Dr Douiri has recently published (along with colleagues) a study titled: ‘Survival in adults with sickle cell disease in a high-income setting’ in Blood.
The study evaluated ‘survival among adult patients with SCD [sickle cell disease] followed at a single center in the United Kingdom.’ The retrospective analysis concluded that ‘although life expectancy for a patient with SCD in the United Kingdom continues to improve, it still falls behind that in the general population in London’.
MedStats team member, Dr Crichton, publishes along with collegues a study in Stroke titled: ‘Effect of Exhaust- and Nonexhaust-Related Components of Particulate Matter on Long-Term Survival After Stroke’
The study using data from the South London Stroke Register concluded that ‘exposure to certain outdoor PM pollution, particularly PM2.5, increased mortality risk poststroke up to 5 years after the initial stroke’.
Dr Douiri (MedStats team member) publishes, along with colleagues in Critical Care Medicine, a study titled: ‘Effect of Continuous Renal Replacement Therapy on Outcome in Pediatric Acute Liver Failure’
The study aimed to ‘establish the effect of continuous renal replacement therapy on outcome in pediatric acute liver failure’. Using a retrospective cohort design the authors concluded that ‘Continuous renal replacement therapy can be used successfully in critically ill children with pediatric acute liver failure to provide stability and bridge to transplantation’.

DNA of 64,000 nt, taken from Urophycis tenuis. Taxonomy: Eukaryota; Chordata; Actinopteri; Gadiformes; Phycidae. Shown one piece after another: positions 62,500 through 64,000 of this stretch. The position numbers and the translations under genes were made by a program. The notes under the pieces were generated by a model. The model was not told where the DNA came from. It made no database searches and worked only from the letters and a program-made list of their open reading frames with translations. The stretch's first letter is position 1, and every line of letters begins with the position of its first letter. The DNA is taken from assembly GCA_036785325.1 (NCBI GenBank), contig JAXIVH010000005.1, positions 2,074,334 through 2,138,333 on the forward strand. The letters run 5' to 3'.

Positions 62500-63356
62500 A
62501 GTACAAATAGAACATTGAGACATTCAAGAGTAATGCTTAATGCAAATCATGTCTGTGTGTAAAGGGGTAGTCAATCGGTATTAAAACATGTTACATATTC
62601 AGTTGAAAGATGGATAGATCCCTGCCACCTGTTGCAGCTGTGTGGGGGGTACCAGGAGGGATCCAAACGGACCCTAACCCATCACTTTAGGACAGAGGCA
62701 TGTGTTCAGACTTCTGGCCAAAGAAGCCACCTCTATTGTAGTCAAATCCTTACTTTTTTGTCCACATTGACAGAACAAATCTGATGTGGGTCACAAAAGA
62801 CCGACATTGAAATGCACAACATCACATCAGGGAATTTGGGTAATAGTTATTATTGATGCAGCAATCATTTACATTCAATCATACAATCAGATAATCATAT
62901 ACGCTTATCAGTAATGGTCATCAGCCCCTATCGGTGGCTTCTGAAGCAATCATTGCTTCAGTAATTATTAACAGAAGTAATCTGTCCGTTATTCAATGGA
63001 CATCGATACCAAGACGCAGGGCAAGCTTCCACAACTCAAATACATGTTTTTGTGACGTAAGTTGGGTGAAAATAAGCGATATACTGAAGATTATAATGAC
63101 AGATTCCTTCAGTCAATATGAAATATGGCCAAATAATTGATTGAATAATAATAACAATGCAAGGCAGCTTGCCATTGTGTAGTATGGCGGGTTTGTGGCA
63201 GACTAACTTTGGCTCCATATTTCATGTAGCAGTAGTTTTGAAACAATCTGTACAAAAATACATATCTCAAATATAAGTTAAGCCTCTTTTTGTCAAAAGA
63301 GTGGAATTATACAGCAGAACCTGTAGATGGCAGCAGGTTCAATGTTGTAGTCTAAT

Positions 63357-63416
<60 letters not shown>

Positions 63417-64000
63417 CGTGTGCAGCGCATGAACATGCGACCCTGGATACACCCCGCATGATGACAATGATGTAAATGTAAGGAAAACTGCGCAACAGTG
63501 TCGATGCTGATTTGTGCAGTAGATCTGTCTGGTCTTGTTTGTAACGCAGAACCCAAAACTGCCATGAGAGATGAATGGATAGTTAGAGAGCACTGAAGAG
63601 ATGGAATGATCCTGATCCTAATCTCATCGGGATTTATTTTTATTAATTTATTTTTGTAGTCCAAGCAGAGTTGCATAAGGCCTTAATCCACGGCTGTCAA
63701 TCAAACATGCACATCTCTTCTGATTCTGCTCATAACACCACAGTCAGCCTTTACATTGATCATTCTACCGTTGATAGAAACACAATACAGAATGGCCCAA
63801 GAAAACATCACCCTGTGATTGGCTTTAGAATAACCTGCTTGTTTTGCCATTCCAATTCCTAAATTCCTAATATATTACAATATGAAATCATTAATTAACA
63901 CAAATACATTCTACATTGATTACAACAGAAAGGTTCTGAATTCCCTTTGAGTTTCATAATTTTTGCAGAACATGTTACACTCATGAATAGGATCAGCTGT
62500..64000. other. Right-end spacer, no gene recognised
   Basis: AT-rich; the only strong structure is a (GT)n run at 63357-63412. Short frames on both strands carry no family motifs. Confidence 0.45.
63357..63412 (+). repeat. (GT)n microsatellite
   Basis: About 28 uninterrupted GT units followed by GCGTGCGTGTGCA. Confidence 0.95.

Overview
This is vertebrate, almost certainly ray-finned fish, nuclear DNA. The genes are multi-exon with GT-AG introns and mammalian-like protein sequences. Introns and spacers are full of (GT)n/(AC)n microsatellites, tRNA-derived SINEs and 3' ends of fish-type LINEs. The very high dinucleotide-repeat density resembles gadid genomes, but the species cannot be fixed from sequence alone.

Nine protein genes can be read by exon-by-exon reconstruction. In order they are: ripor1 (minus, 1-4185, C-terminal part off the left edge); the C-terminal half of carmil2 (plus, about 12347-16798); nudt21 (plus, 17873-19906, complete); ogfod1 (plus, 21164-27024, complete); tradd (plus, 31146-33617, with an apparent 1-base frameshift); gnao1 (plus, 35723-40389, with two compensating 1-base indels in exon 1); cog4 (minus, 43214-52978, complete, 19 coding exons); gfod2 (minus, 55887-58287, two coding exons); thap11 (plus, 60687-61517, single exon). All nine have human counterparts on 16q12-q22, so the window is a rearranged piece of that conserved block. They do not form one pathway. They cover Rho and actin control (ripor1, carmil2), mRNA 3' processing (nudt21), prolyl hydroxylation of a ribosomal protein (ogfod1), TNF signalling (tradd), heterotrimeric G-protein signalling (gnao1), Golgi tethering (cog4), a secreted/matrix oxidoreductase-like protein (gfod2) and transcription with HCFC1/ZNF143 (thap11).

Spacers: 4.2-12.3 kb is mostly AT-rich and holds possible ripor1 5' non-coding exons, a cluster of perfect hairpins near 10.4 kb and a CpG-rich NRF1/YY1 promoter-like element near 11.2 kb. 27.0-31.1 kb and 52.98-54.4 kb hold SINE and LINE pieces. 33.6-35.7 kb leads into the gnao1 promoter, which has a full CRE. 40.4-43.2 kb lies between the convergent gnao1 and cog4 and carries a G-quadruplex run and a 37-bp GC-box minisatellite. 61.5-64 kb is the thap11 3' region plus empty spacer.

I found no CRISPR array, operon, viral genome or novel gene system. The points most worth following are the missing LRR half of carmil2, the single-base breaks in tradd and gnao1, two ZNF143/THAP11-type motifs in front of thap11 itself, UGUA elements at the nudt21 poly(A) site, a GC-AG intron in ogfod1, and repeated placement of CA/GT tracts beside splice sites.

MedStats member, Dr Douiri, and colleagues have published a study titled: ‘Physiotherapy, and speech and language therapy intervention for patients with refractory chronic cough: a multicentre randomised control trial’
The study investigated whether physiotherapy, and speech and language therapy intervention (PSALTI) is effective for patients with refractory chronic cough. Using a multi-centred randomised controlled trial, the study found that PSALTI ‘significantly reduced objective cough frequency and significantly improved health related quality of life when compared with control intervention’.
Congratulations to Fiona Reid, Senior Lecturer in Medical Statistics, who recently became a Senior Fellow of the Higher Education Academy.
Her reflective portfolio looked at a pedagogy for teaching applied statistics to medical students and health professionals; the lessons for academic teaching from the world of outdoor education; and the challenges of developing a postgraduate framework for sharing core research modules across courses.
UMS member Professor Peacock collaborates with colleagues from Dartmouth College US on study published in the Journal of Nutrition.
The study is titled: Lifestyle and other factors explain one-half of the variability in the Serum 25-Hydroxyvitamin D response to cholesterol supplementation in health adults.